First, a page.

In This Article
- Researchers investigated intraepithelial T lymphocytes, which may play a crucial role in regulating metabolism
- In mice, the integrin beta 7 protein guides these immune cells to the small intestine, allowing the mice to convert more food into energy than to be stored in fat
- Researchers believe that the intraepithelial T cells regulate metabolism through GLP-1, which increases insulin secretion and glucose uptake
- When intraepithelial T cells are present, they reduce the activity of GLP-1, which slows down metabolism and causes fat accumulation
In a study published in Nature, Massachusetts General Hospital researchers led by Filip K. Swirski, PhD, principal investigator at the Center for Systems Biology, investigated intraepithelial T lymphocytes—immune cells that are in the lining of the small intestine. These cells may play a crucial role in regulating metabolism and may also be a therapeutic target for obesity and heart disease.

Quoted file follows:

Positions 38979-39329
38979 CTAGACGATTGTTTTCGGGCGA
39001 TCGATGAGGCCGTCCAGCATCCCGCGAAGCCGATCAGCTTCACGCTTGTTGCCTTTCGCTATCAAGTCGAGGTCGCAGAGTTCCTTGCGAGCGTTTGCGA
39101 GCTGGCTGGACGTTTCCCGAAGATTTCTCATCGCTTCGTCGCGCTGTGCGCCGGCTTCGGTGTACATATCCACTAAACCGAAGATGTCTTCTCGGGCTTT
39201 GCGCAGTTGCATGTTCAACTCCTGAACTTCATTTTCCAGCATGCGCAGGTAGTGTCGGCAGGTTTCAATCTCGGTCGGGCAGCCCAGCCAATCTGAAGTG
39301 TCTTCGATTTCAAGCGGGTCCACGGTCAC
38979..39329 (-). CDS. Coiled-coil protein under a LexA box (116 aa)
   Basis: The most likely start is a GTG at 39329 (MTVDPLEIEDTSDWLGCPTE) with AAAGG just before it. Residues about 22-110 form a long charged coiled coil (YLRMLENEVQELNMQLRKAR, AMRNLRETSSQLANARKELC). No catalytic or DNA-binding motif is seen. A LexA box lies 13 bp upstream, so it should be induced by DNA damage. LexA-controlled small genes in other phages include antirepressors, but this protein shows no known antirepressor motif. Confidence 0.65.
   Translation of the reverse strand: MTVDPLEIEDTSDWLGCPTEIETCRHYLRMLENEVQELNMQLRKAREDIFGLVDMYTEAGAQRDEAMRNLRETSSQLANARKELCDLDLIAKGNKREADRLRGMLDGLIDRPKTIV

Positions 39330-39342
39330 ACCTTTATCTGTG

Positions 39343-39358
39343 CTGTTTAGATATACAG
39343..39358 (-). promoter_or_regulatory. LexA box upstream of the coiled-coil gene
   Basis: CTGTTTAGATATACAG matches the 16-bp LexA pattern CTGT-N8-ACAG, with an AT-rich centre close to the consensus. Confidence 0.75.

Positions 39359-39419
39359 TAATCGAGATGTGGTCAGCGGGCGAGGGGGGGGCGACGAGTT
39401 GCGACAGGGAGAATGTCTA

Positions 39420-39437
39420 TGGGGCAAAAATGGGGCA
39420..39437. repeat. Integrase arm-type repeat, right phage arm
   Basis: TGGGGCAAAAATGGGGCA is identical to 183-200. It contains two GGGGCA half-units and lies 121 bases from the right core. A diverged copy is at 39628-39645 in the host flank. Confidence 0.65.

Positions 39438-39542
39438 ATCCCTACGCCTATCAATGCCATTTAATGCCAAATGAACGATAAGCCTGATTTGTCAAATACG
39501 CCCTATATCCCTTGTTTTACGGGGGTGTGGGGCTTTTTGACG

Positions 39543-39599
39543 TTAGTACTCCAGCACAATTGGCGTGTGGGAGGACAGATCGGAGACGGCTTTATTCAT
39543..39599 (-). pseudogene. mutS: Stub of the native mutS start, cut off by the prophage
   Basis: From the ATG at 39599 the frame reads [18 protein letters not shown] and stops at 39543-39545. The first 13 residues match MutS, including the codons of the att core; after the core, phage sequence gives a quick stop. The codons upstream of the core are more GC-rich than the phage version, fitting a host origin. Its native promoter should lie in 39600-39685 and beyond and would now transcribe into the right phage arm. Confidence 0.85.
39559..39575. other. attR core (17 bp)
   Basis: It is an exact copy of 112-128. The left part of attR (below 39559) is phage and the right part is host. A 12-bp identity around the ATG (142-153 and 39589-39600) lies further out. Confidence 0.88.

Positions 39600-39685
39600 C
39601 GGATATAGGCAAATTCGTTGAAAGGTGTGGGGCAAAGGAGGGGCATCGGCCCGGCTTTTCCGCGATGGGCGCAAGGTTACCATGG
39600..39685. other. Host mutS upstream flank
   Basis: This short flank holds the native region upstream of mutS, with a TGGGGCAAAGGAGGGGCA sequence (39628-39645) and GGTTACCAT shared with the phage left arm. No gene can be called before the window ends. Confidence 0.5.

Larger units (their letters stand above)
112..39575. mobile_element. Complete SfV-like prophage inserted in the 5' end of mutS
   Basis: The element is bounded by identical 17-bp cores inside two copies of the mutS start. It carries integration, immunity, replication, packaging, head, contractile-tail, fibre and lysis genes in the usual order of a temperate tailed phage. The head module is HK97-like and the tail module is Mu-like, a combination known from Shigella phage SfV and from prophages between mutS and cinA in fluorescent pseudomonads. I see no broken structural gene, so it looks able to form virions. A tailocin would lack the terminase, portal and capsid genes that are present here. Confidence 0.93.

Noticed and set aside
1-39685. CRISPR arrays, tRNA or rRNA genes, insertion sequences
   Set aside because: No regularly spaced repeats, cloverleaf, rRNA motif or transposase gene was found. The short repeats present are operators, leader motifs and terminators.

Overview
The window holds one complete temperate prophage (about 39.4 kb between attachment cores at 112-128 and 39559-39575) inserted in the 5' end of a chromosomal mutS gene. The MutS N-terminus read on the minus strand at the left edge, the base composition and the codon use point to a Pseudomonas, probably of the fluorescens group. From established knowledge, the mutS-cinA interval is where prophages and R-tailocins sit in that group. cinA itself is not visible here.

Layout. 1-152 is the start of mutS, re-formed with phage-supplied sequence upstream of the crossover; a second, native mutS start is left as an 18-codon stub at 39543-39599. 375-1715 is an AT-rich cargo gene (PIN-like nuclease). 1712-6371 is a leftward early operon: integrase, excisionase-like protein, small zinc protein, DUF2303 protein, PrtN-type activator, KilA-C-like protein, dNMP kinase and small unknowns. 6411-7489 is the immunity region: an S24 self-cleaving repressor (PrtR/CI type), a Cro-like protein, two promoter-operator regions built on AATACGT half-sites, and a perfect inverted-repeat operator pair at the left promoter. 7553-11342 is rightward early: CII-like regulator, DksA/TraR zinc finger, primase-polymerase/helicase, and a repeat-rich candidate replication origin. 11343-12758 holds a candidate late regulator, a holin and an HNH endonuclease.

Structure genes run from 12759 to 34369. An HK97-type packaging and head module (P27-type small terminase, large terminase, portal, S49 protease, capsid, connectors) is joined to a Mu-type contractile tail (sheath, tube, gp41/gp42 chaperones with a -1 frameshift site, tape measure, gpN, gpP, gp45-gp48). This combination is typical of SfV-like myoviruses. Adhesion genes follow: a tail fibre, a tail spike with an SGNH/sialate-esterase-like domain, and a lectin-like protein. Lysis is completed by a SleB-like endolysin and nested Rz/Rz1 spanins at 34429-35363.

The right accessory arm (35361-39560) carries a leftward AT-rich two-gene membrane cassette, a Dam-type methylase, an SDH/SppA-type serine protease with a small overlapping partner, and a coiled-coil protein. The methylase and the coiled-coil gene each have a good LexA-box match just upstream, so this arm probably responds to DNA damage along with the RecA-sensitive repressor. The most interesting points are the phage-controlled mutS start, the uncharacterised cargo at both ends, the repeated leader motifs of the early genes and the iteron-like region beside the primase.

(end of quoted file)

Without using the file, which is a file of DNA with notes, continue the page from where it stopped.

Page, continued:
A protein called integrin beta-7 guides immune cells to the small intestine. Mice that lacked this gene that encodes integrin beta-7 demonstrated the ability to transform more food into energy rather than fat. These mice also burned more glucose in brown fat and were more glucose tolerant, and in comparison to the control group, they had lower triglyceride levels and better fat tolerance.
The researchers believe that intraepithelial T cells regulate metabolism through GLP-1, which increases insulin secretion and glucose uptake. Type 2 diabetes therapies target GLP-1 and its receptors. When intraepithelial T cells are present in the small intestine microbiome, they reduce the activity of GLP-1, which slows down metabolism and causes fat accumulation.
The microbiome of the gastrointestinal tract may provide many answers about metabolic disorders. However, more research needs to be done to understand the exact process of how intraepithelial T lymphocytes affect GLP-1 and metabolism and to create new therapies.
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